Walmart: There’s no conflict between sustainability and good business
Walmart (WMT) has a long-term goal to be wholly supplied by renewable energy, but the world’s largest company by sales sees no contradiction between its sustainability objectives and its bottom line.
The retailer, which in addition to its solar and wind energy goals is working to reduce the waste in its system and make its supply chain more environmentally sustainable, has seen shares fall 27% this year on concerns about its ability to compete with the likes of Target (TGT), Amazon.com (AMZN), and Kroger (KR). It is also spending $1.5 billion on giving workers’ raise to achieve a broader goal of improving in-store service, and also pouring a fortune into its e-commerce.
But those pressure haven’t deterred Walmart from pursuing its sustainability goals.
“Every publicly traded company goes through these points where they are trying to stay focused on long and medium term goals but also the realities of short-term P&L [profit and loss] pressure,” said Dan Bartlett, Wal-Mart Stores’ executive vice president of corporate affairs, at Fortune‘s Brainstorm E conference in Austin, Texas. (Please click here to watch the sessions over the Internet.)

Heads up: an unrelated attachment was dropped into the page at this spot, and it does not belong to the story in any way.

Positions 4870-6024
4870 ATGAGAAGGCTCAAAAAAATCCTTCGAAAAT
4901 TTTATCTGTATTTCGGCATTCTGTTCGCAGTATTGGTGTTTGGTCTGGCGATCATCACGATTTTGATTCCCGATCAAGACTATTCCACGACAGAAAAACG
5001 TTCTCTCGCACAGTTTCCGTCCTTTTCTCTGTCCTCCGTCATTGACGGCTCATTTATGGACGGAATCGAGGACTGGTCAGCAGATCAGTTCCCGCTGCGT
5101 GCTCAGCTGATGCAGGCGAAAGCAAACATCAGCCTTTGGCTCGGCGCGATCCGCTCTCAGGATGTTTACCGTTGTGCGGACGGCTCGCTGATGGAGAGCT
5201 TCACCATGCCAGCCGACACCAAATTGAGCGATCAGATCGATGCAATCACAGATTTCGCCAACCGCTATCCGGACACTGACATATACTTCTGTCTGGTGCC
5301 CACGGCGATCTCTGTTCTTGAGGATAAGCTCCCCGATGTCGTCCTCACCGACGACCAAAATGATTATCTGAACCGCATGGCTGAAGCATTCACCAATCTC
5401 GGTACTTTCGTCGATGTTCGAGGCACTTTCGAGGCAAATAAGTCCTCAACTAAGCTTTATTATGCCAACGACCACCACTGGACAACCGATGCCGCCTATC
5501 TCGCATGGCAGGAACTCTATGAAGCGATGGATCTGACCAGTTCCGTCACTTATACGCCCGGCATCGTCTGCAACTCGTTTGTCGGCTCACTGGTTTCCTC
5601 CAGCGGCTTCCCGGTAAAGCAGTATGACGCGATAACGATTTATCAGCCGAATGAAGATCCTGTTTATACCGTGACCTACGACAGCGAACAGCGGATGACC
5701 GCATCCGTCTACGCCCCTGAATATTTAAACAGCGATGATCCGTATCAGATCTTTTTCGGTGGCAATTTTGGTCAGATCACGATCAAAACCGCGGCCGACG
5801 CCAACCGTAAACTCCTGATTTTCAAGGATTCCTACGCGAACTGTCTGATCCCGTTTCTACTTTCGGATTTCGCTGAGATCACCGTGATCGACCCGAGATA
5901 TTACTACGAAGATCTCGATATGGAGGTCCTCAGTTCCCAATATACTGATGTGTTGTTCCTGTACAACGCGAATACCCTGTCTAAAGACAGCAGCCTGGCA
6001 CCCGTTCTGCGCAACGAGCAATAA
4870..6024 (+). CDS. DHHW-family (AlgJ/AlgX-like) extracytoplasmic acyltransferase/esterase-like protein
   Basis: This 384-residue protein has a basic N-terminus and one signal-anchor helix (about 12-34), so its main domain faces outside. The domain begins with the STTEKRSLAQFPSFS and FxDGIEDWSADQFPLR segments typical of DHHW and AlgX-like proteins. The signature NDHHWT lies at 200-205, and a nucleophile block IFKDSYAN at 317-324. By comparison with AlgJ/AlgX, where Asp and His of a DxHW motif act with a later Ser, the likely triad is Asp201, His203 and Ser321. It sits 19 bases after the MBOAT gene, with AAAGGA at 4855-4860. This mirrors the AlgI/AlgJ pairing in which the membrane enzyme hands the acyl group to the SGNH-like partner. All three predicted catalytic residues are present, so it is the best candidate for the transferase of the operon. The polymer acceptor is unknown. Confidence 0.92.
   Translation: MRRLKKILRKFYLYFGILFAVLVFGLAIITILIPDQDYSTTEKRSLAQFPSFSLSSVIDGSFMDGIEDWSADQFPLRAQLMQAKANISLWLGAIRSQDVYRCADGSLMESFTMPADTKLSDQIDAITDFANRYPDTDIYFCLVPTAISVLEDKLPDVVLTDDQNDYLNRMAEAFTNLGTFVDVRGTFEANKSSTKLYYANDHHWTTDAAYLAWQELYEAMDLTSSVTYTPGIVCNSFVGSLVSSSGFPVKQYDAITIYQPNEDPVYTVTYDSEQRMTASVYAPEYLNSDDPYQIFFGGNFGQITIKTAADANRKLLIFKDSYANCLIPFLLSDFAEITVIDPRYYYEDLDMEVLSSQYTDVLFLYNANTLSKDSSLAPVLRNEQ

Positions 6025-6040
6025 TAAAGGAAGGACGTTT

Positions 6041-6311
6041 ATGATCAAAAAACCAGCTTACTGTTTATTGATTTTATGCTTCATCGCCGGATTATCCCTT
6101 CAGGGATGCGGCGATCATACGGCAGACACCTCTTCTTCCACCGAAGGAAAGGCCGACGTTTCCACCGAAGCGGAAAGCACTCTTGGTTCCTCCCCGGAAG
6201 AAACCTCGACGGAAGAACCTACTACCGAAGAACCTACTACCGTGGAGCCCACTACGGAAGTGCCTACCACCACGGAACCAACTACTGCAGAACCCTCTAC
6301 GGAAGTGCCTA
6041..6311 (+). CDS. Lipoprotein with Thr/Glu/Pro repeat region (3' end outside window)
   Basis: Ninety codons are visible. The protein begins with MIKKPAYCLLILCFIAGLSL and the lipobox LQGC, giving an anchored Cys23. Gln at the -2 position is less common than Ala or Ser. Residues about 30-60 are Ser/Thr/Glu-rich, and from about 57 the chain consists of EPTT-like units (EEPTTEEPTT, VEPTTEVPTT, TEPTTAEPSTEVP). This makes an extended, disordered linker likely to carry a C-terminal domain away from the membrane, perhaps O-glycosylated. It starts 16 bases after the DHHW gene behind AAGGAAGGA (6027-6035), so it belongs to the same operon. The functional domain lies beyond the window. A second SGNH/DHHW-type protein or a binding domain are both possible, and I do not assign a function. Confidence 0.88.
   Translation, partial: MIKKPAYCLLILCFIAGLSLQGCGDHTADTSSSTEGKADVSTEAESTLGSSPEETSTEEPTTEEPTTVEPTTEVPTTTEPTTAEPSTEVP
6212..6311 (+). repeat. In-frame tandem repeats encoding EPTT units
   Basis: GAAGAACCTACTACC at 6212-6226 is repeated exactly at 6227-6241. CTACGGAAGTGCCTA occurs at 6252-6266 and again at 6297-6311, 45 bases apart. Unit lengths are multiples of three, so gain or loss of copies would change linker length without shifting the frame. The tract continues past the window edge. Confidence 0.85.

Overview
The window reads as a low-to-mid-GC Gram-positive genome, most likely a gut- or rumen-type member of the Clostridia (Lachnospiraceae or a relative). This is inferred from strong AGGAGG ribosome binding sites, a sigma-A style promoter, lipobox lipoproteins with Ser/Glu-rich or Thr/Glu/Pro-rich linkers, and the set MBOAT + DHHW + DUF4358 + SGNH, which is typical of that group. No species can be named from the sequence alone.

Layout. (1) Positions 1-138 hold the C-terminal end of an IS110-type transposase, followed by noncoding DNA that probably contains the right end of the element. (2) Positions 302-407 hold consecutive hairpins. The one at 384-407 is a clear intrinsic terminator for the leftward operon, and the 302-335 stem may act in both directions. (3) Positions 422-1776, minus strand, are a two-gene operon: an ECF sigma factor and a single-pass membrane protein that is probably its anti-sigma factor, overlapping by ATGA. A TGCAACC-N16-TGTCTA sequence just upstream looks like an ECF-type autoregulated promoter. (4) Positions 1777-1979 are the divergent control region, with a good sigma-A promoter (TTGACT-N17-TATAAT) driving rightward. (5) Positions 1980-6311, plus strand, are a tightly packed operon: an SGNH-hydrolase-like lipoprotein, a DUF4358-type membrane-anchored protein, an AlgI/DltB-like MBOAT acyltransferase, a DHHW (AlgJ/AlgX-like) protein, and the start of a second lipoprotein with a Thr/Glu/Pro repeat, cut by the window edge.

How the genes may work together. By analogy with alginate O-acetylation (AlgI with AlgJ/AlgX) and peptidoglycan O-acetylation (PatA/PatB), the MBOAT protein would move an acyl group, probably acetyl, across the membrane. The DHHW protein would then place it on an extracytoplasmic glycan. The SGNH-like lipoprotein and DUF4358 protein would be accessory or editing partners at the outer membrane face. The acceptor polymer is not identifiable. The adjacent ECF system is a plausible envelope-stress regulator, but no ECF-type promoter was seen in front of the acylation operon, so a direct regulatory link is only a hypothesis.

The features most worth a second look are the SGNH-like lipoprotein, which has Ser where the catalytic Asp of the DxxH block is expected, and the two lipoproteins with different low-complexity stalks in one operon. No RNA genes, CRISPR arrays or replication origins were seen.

“The bottom line is that we have to be able to walk and chew gum,” added Bartlett, who oversees the company’s sustainability efforts.
One of Walmart’s goals is to get 7 billion kilowatt-hours of renewable energy by 2020. Nearly 1,300 of its suppliers (which make 65% of what Walmart sells) now use its Sustainability Index—and by the end of 2015 Walmart will have eliminated 20 million metric tons of greenhouse-gas emissions from its supply chain.
The company stands to save hundreds of millions of dollars a year thanks to its sustainability efforts, Bartlett added. That can end up being plowed back into the business and fund price reductions for customers.
“There can be what is known as a double and sometimes triple bottom line : it’s good for business, it’s good for our stakeholders and its good for society and that’s the prism through which we make these decisions,” Bartlett said.
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